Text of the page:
Those of us who lived in White County in the 1950s and earlier remember when the strawberry crop was an important part of our economy. I earned my first dollar by picking strawberries for Mr. McEuen at McRae. Strawberries were especially important at McRae, Judsonia, Bald Knob and Searcy, where the shipping sheds were located. But for me the most important thing about strawberries was that the school year had to be finished by the first Friday in May, so that kids would be available to pick berries. Pay was a nickel or six cents a quart, with a ticket being given for each quart. We brought our trays of quarts to the picking shed where they were inspected for quality before being packed into the wooden slat crates to be hauled to the packing sheds that afternoon, then shipped out by train to points north.
As far as I know, the picking was always done in the morning, as soon as the dew was off the leaves and was stopped about noon, due to heat. I dont know if the concern was for the berries or the workers, but I know I never objected to quitting time.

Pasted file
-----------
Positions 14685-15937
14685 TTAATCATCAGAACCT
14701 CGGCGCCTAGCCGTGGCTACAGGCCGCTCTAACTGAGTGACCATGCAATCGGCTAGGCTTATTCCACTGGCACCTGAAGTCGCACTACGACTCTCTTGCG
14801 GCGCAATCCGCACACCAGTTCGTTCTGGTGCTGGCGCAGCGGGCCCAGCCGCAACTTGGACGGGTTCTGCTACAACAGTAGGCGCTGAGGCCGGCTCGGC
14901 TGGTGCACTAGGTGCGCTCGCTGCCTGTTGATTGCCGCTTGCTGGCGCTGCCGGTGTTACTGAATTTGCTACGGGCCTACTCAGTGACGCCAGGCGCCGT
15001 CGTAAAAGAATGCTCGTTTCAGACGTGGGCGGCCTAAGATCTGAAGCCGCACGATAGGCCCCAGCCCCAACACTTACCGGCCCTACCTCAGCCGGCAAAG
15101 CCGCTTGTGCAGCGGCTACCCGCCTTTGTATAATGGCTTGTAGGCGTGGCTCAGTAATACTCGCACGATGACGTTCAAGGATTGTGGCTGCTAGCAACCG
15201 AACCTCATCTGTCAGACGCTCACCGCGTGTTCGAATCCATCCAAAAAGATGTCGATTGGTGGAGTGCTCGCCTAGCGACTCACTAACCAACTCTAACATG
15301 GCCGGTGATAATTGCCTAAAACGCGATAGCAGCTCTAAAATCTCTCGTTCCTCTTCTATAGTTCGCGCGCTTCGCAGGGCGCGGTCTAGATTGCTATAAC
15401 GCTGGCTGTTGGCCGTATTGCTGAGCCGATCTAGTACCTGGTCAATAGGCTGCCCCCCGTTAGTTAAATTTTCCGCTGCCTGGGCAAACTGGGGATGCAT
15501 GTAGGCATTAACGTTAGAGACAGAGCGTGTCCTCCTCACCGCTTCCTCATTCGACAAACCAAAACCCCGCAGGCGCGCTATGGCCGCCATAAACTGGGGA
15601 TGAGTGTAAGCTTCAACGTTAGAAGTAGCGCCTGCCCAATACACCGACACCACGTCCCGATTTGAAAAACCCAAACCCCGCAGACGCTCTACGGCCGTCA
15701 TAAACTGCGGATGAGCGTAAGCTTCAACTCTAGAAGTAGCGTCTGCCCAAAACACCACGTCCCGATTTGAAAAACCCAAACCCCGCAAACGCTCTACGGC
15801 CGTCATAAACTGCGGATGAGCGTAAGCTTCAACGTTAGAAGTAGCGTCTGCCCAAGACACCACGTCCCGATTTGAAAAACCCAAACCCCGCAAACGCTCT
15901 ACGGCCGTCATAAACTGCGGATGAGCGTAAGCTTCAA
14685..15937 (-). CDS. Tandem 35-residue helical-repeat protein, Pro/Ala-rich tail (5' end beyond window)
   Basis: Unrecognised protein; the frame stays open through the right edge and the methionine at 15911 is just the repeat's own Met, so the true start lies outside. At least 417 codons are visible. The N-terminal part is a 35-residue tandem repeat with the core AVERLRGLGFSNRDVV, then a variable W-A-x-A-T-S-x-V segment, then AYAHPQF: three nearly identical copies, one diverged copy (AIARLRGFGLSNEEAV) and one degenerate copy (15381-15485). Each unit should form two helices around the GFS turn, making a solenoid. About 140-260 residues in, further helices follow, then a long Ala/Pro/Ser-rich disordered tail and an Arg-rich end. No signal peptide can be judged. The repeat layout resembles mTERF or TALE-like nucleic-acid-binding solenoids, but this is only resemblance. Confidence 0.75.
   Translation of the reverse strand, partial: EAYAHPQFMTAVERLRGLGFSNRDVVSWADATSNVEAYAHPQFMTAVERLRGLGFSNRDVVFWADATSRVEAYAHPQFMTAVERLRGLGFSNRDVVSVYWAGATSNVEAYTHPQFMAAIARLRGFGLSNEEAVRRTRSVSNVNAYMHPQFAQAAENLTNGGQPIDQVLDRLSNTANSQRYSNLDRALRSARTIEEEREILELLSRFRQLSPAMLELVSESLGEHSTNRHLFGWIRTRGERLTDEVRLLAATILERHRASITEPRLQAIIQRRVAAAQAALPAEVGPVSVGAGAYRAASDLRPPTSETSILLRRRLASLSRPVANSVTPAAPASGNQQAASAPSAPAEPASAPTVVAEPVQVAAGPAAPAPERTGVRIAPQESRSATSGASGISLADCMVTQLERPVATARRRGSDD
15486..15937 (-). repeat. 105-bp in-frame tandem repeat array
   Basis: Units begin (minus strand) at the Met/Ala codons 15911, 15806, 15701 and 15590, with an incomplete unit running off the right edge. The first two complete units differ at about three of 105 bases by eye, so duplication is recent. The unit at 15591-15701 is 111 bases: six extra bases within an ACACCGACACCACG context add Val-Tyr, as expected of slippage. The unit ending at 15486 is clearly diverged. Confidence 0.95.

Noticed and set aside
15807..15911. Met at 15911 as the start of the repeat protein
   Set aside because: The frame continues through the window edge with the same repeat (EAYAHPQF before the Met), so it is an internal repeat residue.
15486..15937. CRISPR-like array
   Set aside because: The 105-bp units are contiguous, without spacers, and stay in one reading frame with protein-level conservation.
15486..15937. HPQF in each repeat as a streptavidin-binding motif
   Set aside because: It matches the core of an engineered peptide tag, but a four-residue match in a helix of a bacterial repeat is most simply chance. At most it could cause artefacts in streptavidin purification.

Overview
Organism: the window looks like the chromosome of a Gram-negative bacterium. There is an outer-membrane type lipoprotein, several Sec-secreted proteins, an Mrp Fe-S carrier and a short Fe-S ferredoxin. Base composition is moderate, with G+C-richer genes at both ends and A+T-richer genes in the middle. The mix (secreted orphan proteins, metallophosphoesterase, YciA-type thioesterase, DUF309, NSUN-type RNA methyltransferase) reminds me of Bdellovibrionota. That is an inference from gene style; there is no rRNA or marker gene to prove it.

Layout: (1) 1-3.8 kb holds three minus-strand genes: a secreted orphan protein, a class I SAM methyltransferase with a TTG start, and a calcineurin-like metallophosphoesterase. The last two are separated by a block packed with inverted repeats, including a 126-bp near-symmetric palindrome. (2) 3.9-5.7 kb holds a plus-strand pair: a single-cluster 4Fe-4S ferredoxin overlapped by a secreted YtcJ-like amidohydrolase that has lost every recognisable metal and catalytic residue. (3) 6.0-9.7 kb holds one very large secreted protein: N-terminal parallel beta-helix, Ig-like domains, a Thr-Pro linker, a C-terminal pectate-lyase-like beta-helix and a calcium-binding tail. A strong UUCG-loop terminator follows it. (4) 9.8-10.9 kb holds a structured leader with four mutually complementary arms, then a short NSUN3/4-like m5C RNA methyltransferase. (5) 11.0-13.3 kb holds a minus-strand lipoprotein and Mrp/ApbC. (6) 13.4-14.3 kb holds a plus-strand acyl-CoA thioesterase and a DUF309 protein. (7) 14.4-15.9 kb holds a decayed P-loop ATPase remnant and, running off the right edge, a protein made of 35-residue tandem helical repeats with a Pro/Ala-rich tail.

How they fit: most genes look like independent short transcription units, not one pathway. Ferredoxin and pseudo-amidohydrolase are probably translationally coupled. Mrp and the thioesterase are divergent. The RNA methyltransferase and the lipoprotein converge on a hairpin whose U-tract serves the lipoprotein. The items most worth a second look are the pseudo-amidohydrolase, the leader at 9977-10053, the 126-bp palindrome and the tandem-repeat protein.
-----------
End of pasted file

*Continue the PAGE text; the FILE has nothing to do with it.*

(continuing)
I dont remember the names of the different varieties of berries, or their attributes, but I do remember that there were advocates for particular varieties as to flavor, size, color, and ripening time.
Another thing that has struck me in reading different articles about the strawberry over the years is that in each community the individual is named who first grew the berries in the area, and several of our communities claim to be the first to grow strawberries commercially in White County. Strawberries were really a point of pride for White County. The remnant of this part of our heritage remains today in the u-pick fields at McRae, Plainview and Bald Knob.
If you could add to the memory of this aspect of our countys history, feel free to share them by contacting me at firstname.lastname@example.org
[For additional information on the history of strawberry farming in White County, see: The History of McRae, Ark., and surrounding areas by W. Bruce Cook; In And Around The Big Rock, A History of Bald Knob, Arkansas by Lincoln Johnson and Elizabeth Short; Searcy, Arkansas, A Frontier Town Grows Up With America by Raymond L. Muncy; Thats Judsonia by W.E. Orr; White County Heritage, 1982 & 1989.]